Creative Space Beirut: Where only talent matters
Beirut - Young men and women concentrating on manipulating scissors cutting fabric or drawing patterns on parchment paper can hardly believe that they are achieving a dream that was so far-fetched a short while ago.
Najah Ghrayeb is among nine students seeking to fulfil their aspirations at Creative Space Beirut (CSB), a free fashion design school in Lebanon.
“Since I was a child I dreamed about fashion design but I was resigned that it was not possible for me to do fashion studies because the tuition is exorbitant. So I studied biochemistry at the Lebanese University instead, but my heart was always with fashion design,” said Ghrayeb, 22, who joined the 3-year programme last October.
Ghrayeb’s talents and those of her classmates are being fostered thanks to the initiative of Sarah Hermez, a Lebanese-American fashion designer and co-founder of CSB, who aims to empower Lebanon’s underprivileged youth through fashion.
“At CSB, we believe in free education and the importance of fostering talent,” Hermez said. “We look for individuals from across Lebanon who have the passion and the talent but could not for some reason or another pursue fashion design studies.
“There are so many talented people and they deserve a chance. This is their only chance to become fashion designers, and they are so hungry for it, really dedicating all their time and energy.”
CSB, founded in 2011 by Hermez and Caroline Simonelli, her professor at New York’s Parsons School of Design, combined Hermez’s passions for creativity and humanitarian work.
“I always felt that it was very unfair that just because I come from a more privileged background I was allowed the opportunity to go to New York and pursue my passion while there are so many people who are more talented than me and do not get that chance and they end up working in supermarkets or doing other things,” Hermez said.
CSB graduated its first four students in December after three years of intensive work that culminated with the school’s first fashion show featuring the students’ collections.
“One of our graduates was accepted in a university in Milan through the portfolio she built here and found a sponsor. Another got accepted to Starch, which is a (local) platform that launches young designers’ brands through their boutiques,” Hermez said.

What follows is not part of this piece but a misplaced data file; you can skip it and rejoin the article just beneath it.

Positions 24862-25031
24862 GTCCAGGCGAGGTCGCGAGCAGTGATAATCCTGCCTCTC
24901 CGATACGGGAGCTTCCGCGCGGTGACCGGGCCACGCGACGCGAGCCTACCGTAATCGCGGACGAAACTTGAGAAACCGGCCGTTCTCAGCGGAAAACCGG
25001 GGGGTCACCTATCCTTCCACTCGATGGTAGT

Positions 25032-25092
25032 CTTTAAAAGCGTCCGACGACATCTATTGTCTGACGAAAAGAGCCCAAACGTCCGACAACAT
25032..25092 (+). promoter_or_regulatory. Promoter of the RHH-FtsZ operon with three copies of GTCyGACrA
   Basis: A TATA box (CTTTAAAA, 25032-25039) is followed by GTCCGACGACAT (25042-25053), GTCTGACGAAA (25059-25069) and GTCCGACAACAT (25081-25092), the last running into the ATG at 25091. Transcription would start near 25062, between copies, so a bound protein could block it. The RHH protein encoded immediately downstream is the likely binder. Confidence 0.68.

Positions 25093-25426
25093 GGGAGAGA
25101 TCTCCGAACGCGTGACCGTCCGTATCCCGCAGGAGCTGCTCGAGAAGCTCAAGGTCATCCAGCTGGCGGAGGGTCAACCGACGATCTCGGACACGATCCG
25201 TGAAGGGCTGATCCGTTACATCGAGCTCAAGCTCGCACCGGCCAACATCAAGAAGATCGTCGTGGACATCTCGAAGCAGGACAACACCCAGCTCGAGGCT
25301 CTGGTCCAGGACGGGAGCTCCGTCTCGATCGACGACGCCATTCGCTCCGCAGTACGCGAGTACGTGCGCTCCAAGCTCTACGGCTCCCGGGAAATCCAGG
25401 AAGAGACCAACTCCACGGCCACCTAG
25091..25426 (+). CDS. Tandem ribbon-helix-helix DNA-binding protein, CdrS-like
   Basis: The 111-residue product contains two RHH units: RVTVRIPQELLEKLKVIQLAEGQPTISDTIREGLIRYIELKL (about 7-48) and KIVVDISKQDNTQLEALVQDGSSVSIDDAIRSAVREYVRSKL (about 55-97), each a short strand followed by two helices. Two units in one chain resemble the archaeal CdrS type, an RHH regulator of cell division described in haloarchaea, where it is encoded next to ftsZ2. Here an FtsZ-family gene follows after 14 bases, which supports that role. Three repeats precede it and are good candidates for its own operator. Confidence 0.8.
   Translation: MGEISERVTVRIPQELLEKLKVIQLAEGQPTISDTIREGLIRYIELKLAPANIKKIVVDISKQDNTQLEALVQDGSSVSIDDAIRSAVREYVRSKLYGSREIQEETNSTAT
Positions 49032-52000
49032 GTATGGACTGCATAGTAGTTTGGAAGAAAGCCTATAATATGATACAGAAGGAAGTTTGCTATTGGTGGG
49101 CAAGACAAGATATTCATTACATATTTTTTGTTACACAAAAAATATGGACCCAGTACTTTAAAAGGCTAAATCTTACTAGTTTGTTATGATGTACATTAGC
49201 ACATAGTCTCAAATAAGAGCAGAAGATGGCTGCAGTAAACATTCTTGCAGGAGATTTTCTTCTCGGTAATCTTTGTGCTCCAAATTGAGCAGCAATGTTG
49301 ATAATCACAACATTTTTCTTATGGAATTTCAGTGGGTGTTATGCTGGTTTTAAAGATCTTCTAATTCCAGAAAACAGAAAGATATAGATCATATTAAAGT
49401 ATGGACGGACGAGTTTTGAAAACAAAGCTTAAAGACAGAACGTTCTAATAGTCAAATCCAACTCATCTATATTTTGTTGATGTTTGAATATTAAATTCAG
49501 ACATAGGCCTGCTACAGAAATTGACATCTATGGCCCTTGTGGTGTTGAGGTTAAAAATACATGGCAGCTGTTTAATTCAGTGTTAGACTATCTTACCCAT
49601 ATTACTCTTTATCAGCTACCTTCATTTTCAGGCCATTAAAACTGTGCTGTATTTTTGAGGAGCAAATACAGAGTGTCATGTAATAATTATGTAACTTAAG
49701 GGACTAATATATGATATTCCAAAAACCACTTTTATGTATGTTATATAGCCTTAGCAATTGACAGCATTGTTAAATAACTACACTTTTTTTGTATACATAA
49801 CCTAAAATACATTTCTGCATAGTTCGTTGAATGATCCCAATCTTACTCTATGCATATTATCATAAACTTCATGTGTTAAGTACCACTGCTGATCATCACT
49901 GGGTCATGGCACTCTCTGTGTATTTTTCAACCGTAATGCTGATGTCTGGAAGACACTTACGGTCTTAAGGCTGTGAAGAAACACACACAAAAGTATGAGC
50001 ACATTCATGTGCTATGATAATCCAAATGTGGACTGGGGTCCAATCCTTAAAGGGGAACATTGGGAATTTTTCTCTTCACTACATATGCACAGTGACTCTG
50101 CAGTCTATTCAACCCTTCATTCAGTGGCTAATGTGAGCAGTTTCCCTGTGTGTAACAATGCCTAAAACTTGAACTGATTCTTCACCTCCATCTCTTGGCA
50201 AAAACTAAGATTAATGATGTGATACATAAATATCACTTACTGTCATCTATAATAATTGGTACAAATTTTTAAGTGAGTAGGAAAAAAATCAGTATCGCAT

Although the school is not accredited and its diploma not recognised officially, students follow a comprehensive and diverse curriculum taught by mostly volunteer instructors, including Simonelli, from leading schools.
“We collaborate with different designers and teach different courses internationally and locally,” Hermez said. “At the end of the day the paper doesn’t mean much. What is really important is the portfolio they build and the connections and networking they make while they are here.”
Hermez hopes to expand the project, attracting sponsorships and developing a reputation as a design school and label. She said she also hoped the programme could generate revenues by selling the students’ designs, with a percentage going to the student designers.
“We have developed an in-house brand — CSB Ready to Wear — and hope to start selling in different places in Lebanon and even around the world. We also started a brand called Second Street. Our goal is to sustain the fashion programme,” she said.
CSB students come from different backgrounds and nationalities and include Palestinian and Syrian refugees.
“Creativity and talent is the criteria here,” said fashion design teacher Misak Hadjabekian, who has been teaching at CSB since it opened in 2011.
“They (students) are amazing kids, who are here to learn and to prove themselves. It is not because they can afford it but because they have the talent and the passion for it,” added Hadjabekian, who also teaches at the Lebanese American University’s fashion design school set up in collaboration with renowned Lebanese designer Elie Saab.
For Ahmad Amer, who will be graduating at the end of the year, being accepted at CSB was a turning point. He turned his back on interior architecture studies he was following at the Lebanese University to pursue his passion. “Being here was a starting point for what I’ve always wanted since I was a kid. I love to design clothes, especially evening ready-to-wear dresses,” said Amer as he drew dress forms.
Ghrayeb said she was grateful for the opportunity that CSB gave her to make “a dream comes true”.
“Here, I am part of something that is very noble,” she said. “It is all for free, it is so selfless, and I hope that if, God willing, I can achieve something I want to give back.”
CSB’s concept reflects the convictions and beliefs of its founders.
“We believe in equal opportunity,” Hermez said. “That’s why we search for talents no matter what background they come from.”